Jerusalem above (Gal. 4:26)

“But the other woman


To the Jerusalem above.

She is free.

She is our mother.”

ἡ δὲ ἄνω Ἱερουσαλὴμ ἐλευθέρα ἐστίν, ἥτις ἐστὶν μήτηρ ἡμῶν·

Paul said, “But the other woman corresponds to the Jerusalem above (ἡ δὲ ἄνω Ἱερουσαλὴμ).  She is free (ἐλευθέρα ἐστίν).  She is our mother (ἥτις ἐστὶν μήτηρ ἡμῶν).”  This is the first reference to a heavenly Jerusalem.  It is not that the heavenly Jerusalem complements or completes the early human made Jerusalem.  They are actually adversarial, because the heavenly Jerusalem comes from God, not like the earthly Jerusalem made by humans.  Thus, the eternal Jerusalem will be for the descendants of the free woman, while the earthly Jerusalem will be left for the descendants of the slave woman.  We have this other free woman of the heavenly Jerusalem as our mother.  Sarah, the free woman, the wife of Abraham is our mother as Abraham is our father, but in a heavenly Jerusalem.  Do you believe that you have a heavenly mother?

Slave children (Gal. 4:25)

“Now Hagar

Is Mount Sinai

In Arabia.

She corresponds

To the present Jerusalem.

She is in slavery

With her children.”

τὸ δὲ Ἄγαρ Σινᾶ ὄρος ἐστὶν ἐν τῇ Ἀραβίᾳ· συνστοιχεῖ δὲ τῇ νῦν Ἱερουσαλήμ, δουλεύει γὰρ μετὰ τῶν τέκνων αὐτῆς.

Paul said, “Now Hagar (τὸ δὲ Ἄγαρ) is Mount Sinai (Σινᾶ ὄρος ἐστὶν) in Arabia (ἐν τῇ Ἀραβίᾳ).  She corresponds (συνστοιχεῖ) to the present Jerusalem (δὲ τῇ νῦν Ἱερουσαλήμ).  She is in slavery (δουλεύει) with her children (γὰρ μετὰ τῶν τέκνων αὐτῆς).”  This is a unique word συνστοιχεῖ of Galatians that means to stand in the same rank, or correspond to.  Paul explained his allegory.  Paul linked Hagar with Mount Sinai in Arabia, because the descendants of Hagar and Ishmael, lived in Arabia, the desert place, they were called Arabs.  These Arabs were the children of slavery.  Then Paul made a big step.  He turned to his contemporary city of Jerusalem.  He maintained that Hagar corresponded to the temple city of Jerusalem.  They were in slavery with their children.  In fact, there were no Arabs in Jerusalem.  The Jewish people in Jerusalem were the new slaves.  Who are the contemporary slaves in your society?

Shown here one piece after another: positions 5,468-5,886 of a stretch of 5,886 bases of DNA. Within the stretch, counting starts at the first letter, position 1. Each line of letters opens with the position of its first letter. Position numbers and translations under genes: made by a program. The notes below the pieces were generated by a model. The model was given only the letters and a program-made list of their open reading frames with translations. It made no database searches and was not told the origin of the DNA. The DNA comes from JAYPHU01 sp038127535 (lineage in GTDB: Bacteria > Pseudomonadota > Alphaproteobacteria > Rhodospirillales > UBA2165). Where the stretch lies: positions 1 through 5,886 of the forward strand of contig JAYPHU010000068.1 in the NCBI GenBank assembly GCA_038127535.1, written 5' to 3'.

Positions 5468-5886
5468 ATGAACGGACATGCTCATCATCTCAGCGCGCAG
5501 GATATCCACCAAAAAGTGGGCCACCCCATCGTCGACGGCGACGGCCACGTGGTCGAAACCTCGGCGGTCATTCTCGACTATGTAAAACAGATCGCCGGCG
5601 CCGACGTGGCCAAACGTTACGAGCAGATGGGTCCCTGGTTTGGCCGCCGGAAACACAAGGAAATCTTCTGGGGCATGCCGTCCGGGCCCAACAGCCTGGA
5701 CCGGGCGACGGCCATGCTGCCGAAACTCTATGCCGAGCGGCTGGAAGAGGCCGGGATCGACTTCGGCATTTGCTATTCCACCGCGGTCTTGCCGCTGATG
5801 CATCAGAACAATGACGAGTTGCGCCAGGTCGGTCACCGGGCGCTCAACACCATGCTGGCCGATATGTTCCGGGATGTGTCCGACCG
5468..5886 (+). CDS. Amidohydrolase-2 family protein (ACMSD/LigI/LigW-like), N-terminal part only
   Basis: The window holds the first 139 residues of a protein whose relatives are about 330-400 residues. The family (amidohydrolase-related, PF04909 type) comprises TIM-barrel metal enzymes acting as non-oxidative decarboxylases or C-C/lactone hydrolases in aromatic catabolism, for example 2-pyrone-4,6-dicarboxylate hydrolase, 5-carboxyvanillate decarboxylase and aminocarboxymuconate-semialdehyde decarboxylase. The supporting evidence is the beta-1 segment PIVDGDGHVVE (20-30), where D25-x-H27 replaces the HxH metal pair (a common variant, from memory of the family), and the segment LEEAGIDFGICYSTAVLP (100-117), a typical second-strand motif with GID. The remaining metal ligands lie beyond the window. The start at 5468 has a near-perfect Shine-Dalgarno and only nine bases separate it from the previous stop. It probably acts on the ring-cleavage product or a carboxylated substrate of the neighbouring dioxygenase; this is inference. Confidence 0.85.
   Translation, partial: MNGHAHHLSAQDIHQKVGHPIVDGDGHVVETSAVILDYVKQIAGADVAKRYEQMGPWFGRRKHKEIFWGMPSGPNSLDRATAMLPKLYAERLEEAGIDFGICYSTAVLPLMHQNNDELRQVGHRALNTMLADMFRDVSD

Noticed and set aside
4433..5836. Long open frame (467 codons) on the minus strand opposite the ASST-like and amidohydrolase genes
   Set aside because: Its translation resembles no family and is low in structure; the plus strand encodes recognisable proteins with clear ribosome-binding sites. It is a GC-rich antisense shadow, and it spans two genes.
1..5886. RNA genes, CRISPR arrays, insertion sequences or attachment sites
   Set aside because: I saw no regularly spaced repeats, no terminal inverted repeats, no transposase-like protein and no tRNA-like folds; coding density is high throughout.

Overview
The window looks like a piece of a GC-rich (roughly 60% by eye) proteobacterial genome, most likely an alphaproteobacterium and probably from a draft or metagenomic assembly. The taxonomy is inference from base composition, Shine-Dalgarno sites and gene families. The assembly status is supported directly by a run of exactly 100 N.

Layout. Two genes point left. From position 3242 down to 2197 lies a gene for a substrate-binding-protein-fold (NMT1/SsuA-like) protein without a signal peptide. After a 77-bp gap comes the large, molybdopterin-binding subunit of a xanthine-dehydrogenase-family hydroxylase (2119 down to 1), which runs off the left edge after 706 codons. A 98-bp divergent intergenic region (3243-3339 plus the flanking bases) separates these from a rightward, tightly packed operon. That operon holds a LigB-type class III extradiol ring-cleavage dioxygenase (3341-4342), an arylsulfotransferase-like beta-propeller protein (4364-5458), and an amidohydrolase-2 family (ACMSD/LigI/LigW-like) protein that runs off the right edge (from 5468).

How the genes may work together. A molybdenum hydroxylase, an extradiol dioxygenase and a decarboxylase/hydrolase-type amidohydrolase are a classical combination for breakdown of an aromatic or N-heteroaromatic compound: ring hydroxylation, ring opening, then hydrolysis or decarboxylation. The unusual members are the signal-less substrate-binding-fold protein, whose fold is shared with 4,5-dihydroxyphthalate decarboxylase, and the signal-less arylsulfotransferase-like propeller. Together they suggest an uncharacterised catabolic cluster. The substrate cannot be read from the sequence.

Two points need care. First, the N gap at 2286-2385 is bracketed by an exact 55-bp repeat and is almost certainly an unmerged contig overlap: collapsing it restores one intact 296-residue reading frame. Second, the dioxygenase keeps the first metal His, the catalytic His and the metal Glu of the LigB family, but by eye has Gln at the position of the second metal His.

Hagar (Gal. 4:24)

“Now this is an allegory.

These women

Are two covenants.

One woman,

In fact,

Is Hagar,

From Mount Sinai,

Bearing children

For slavery.”

ἅτινά ἐστιν ἀλληγορούμενα· αὗται γάρ εἰσιν δύο διαθῆκαι, μία μὲν ἀπὸ ὄρους Σινᾶ, εἰς δουλείαν γεννῶσα, ἥτις ἐστὶν Ἄγαρ,

Paul said, “Now this is an allegory (ἅτινά ἐστιν ἀλληγορούμενα).  These women are two covenants (αὗται γάρ εἰσιν δύο διαθῆκαι).  One woman, in fact, is Hagar (ἥτις ἐστὶν Ἄγαρ), from Mount Sinai (μία μὲν ἀπὸ ὄρους Σινᾶ), bearing children for slavery (εἰς δουλείαν γεννῶσα).”  This is a unique word ἀλληγορούμενα, of Galatians that means to speak allegorically.  Paul was the only biblical writer to use this term of “allegory” and only here in this letter.  The story has a moral element in it.  There were two women involved with Abraham.  Paul here hones in on Hagar and her son Ishmael. Paul said that Hagar was linked with Mount Sinai, where Moses will later get the Ten Commandments.  She and her child and their descendants were the children of slavery.  Paul was drawing a contrast between the son of Hagar and the son of Sarah.  First, he explained the role of Hagar, whose descendants would be born into slavery.  Do you know anyone born into slavery?

The slave woman and the free women (Gal. 4:23)


The child of the slave,

Was born

According to the flesh.

The other,

The child of the free woman,

Was born

Through the promise.”